SYNOPSIS: In his relentless pursuit of Tweety, Sylvester suddenly finds himself with a new, human ally-Catwoman. Tweety then realizes that he’s going to need some help too, and recruits a super-hero of his own. It isn’t long before the scale of the conflict begins to get out of control and suddenly theres’s a full scale war between cats and birds that threatens to take over all of Gotham.

Last year when DC decided to combine their universe with the Looney Tunes, it turned out to be one of the funnest comic book stunts of recent memory. And for business, if something works well, you have to milk it until the idea dries up. Well, we’re now in round two of this crossover, and the milk is still pouring.

Speaking of milk, one of the most brilliant team-ups out this week is Catwoman with Sylvester, and that damn Tweety bird. Now, full disclosure: I have always wanted the cat to eat the bird. Tweety was squeaky, annoying, and always personified that twerp that sucked up to the adult in charge, but was a skeeving little monster behind closed doors.

Writer Gail Simone crafts a brilliant story in the first 30 pages intertwining the two worlds. It seems a group of witches send the two toon characters to Gotham, with armageddon on the line. If Sylvester doesn’t eat Tweety, cats will be annihilated. If the bird meets its doom, feathered friends worldwide will become extinct. Neither can do it alone, so appropriately Sly finds Catwoman, and Tweety finds Black Canary.

The issue unfolds in a genius, easter egg fashion and at a quick pace. Tons of characters make appearances, and ACME is plastered everywhere in the background. I won’t say who wins in the end, but I’ll confess I had a big smile on my face. Inaki Miranda handles the art duties to perfection. The tone is set in a more mature, dark fashion but each page embraces the fun of this whole idea. I particularly enjoy the vibe of each scene with the witches. It gives off this fun, Halloween atmosphere that I can’t get enough of.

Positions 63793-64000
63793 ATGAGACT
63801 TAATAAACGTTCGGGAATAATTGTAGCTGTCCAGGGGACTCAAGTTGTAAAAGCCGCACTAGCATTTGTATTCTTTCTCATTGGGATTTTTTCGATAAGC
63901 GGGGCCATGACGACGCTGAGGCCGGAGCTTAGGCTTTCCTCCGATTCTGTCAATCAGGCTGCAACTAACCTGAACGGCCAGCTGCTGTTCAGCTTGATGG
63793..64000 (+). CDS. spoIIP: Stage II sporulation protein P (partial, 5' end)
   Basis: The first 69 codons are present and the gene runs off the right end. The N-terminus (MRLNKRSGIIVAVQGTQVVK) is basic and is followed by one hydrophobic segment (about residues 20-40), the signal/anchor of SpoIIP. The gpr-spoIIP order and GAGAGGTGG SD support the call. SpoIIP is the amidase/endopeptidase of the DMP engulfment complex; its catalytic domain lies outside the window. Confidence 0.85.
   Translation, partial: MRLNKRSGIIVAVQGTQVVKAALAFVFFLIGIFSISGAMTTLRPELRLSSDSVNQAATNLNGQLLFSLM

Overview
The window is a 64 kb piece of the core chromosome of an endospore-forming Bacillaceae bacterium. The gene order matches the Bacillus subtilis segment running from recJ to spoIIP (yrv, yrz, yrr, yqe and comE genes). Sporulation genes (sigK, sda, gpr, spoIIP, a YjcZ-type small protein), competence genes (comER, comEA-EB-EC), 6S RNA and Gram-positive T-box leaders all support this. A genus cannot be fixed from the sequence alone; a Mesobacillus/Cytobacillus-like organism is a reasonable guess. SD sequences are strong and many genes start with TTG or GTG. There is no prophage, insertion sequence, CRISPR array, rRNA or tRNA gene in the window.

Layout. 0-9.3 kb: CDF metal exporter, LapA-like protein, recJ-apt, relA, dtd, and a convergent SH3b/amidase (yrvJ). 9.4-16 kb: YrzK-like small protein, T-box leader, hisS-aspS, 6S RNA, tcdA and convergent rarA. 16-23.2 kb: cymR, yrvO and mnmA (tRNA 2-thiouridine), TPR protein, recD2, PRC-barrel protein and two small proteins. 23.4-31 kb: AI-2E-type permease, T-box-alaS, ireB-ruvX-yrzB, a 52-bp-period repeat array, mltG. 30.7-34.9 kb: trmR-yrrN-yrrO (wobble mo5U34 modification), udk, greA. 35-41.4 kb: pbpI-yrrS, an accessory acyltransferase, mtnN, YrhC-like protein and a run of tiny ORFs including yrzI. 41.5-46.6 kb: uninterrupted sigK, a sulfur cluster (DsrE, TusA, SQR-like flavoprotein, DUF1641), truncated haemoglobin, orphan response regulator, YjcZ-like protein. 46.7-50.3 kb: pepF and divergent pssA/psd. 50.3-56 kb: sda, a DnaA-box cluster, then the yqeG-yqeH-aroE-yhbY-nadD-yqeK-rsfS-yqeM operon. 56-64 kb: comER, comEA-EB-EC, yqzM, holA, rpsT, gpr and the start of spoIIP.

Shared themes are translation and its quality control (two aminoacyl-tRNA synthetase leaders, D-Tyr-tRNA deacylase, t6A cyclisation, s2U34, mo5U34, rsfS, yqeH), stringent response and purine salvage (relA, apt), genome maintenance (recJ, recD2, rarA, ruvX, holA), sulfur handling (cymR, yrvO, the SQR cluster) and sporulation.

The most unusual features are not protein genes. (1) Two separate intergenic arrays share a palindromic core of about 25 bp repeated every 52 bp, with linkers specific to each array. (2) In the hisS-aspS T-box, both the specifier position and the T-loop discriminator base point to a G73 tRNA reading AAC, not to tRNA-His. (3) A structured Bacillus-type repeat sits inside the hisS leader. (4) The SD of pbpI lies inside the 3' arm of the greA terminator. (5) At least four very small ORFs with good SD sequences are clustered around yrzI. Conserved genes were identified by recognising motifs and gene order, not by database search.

Just like last year’s crossovers, the fun doesn’t stop there. We also get a fun backup story more in the style of a Looney Tunes cartoon. Written by Shea Fontana, and drawn by Walter Carzon, we find ourselves at the apartment of ol’ Granny, where Tweety is waiting to watch Tonan O’Birden on the tube. Well, Sylvester has his eyes on the bird, and Catwoman has her eyes on the safe in the livingroom. Mischief, hijinks and hilarity ensue, with an outcome that isn’t surprising, but is just as fun. Very solid.

The first issue of this crossover, and it’s a blast. Bringing these two worlds together is something that can only be done in comics (maybe eventually a straight-to-video release?!) and it’s being done perfectly. I dug this issue from front to back. If you enjoyed these books last year, you won’t be disappointed. If you didn’t give them a shot, here’s your chance at redemption. – Ryan Lower


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Ryan Lower
Ryan Lower (rhyme with power) was born and raised in the Hoosier state, but now resides in Chicago. He works for a television station where he was paid to read, watch and write about Adam West’s Batman. Seriously. Outside of work, he loves spending time in his own bat cave, absorbing the world of the Dark Knight. A few non-contentious Batman favorites of his: The Dark Knight Trilogy, Batman: The Long Halloween, the Arkham Games and Batman: The Animated Series. Some arguable guilty pleasures: he really enjoys Batman: Arkham Origins, is entertained by Beware the Batman and watches Batman & Robin at least once a year (it’s ridiculously tolerable). Fun fact: he’ll never dress up as Batman unless he can wear an authentic Satsuit. Final thought: after being a BOF’er for over 15 years, he’s thrilled to be a part of the team and bring some fun to the DAD GUM ORIGINAL Batman-on-film.